I am fairly new to LR2 and CS4.
I shoot mostly landscapes and find lightroom to be a great editing tool for creating the image I pre-visualized when clicking the shutter. I import using DxO Pro to correct for lens distortion and do not add any sharpening prior to importing to Lightroom. All other adjustments are made with Lightroom or on occasion I might need PhotoShop CS4.
The problem I am having is that my skies pick up noise artifacts when I add clarity or sharpening. If I put it in PhotoShop and create a mask and add blur to the sky I end up with artifacts along the edges of the scene and sky. It makes it hard to sell the images that way.
Are you sure they are noise artefacts and not compression artefacts (use of jpeg in some stage) or bit steps (use of only 8-bits tif as an intermediate or a low dynamic range camera)? If they are noise, you might simply need a small amount of noise reduction. You should not be blurring skies. Noise reduction algorithms work far better than that. Indeed some examples might help.
Note that the sharpening has a mask slider. What you should be doing with a shot that contains sky, is to zoom to 1:1 at an edge between subject and sky and start dragging the masking slider while holding the option key. You will see the on-the-fly generated mask for the sharpening operation. Drag it until the sky is mostly black and the subject mostly white. This will make the sharpening operation not affect the sky. Then optimize the other sharpening settings. They al have equivalent effect previews while you hold option.
Lastly, why are you doing lens corrections for landscape images? I never need to do anything like that, except maybe some CA corrections. You might be much better off just keeping the image in Lightroom as the sharpening and noise reduction work much better when starting off the RAW. Then for some images that have barrel distortion that is objectionable, use the lens correction filter in Photoshop (or PTLens) after the fact. I believe DxO refuses to correct images that have been in other programs, so alternatively, if you really need the lens corrections DxO does, you could do all sharpening and noise reduction in DxO and export to 16-bit tiffs and edit those further in Lightroom.
Thanks for the answer Jao vdL. I am working in RAW. I attached a sample.
The first panel shows the noise. the second panel shows it with a 10-0-0-0 noise correction which still didn't quite do what I needed. The third panel shows it with 1.2 gaussian blur added to the noise reduction. Granted this was done in CS4 and not LR. I have since gone back into LR and played with the noise reduction an and that works also. I will play more tonight to get a handle on the whole process. I don't want to go to CS4 unless I have to.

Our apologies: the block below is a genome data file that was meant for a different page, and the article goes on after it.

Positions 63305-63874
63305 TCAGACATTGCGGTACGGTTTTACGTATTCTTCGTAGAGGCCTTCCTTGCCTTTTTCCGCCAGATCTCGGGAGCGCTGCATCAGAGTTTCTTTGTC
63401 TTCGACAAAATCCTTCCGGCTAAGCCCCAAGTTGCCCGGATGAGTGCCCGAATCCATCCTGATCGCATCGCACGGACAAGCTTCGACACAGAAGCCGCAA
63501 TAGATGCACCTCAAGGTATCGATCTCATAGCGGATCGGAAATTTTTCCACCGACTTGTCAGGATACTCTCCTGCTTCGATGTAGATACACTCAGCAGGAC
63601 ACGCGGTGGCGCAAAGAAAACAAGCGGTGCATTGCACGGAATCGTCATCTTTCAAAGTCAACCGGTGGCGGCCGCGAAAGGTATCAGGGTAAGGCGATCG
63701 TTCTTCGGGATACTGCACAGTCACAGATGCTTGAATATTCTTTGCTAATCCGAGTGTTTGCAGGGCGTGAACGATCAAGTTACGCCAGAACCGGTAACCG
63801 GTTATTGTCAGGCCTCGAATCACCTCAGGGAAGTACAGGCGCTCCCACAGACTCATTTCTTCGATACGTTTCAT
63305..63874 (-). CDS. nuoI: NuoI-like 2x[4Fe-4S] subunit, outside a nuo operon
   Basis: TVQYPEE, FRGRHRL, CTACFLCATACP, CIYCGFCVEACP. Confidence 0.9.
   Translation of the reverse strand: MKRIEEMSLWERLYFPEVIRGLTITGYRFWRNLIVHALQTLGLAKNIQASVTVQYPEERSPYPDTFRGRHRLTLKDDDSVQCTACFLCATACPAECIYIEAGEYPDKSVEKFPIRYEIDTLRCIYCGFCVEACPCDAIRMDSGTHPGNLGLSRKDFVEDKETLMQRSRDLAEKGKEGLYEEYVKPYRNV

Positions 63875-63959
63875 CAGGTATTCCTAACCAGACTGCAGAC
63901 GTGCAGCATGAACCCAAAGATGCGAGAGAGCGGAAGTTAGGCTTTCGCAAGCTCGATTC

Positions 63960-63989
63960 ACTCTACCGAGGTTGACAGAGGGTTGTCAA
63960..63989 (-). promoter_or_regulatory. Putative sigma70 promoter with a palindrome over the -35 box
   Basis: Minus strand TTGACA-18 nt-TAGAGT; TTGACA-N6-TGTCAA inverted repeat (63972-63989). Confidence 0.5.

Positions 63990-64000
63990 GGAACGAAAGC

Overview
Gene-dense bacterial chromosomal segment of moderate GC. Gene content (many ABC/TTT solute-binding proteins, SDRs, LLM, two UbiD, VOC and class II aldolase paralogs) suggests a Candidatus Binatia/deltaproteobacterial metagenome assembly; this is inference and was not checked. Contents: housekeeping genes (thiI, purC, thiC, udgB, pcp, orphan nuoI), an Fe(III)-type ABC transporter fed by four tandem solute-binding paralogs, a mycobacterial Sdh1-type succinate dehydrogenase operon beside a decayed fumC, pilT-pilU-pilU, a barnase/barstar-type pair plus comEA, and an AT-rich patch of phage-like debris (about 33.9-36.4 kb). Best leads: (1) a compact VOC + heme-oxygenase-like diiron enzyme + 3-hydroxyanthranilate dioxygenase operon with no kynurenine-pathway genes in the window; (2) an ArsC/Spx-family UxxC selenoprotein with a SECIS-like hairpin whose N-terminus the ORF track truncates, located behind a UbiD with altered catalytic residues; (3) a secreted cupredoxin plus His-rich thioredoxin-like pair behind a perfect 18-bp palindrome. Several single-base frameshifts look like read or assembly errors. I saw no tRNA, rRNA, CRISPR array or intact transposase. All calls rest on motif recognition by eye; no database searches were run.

My end product was to use CS4, magic wand the sky and correct for noise. The invert the selection on the magic wand to select the rest of the photo. From there I ran the sharpening tool on the rest of the photo. It looks great.
Wow, that looks pretty bad! What kind of camera and ISO is that taken with? I see pattern noise in there (vertical stripes in the clouds mostly), which you usually don't see until very high ISOs. You shouldn't see anything like that at the camera's base ISO. You should be able to get much better results than this working with the RAW in Lightroom. If you don't mind, give us a RAW file to work with (use yousendit or a similar service) to see what numbers would work for you.
I import using DxO Pro to correct for lens distortion and do not add any sharpening prior to importing to Lightroom. All other adjustments are made with Lightroom or on occasion I might need PhotoShop CS4.
You realize that in order to process the lens correction, DxO is actually processing the raw un-demosiaced image data? So, even if you save out the image as a DNG, it's a linear DNG not totally raw. As a result you are at the mercy of DxO's demosiacing processing which, in my experience is courser that ACR/LR.
Taking what you wrote, I went back to the original cr2 file and started over. Everything look fine now. I am not sure where I picked up the noise but I didn't use DxO this time and it looks fine.
Thanks again for the help.
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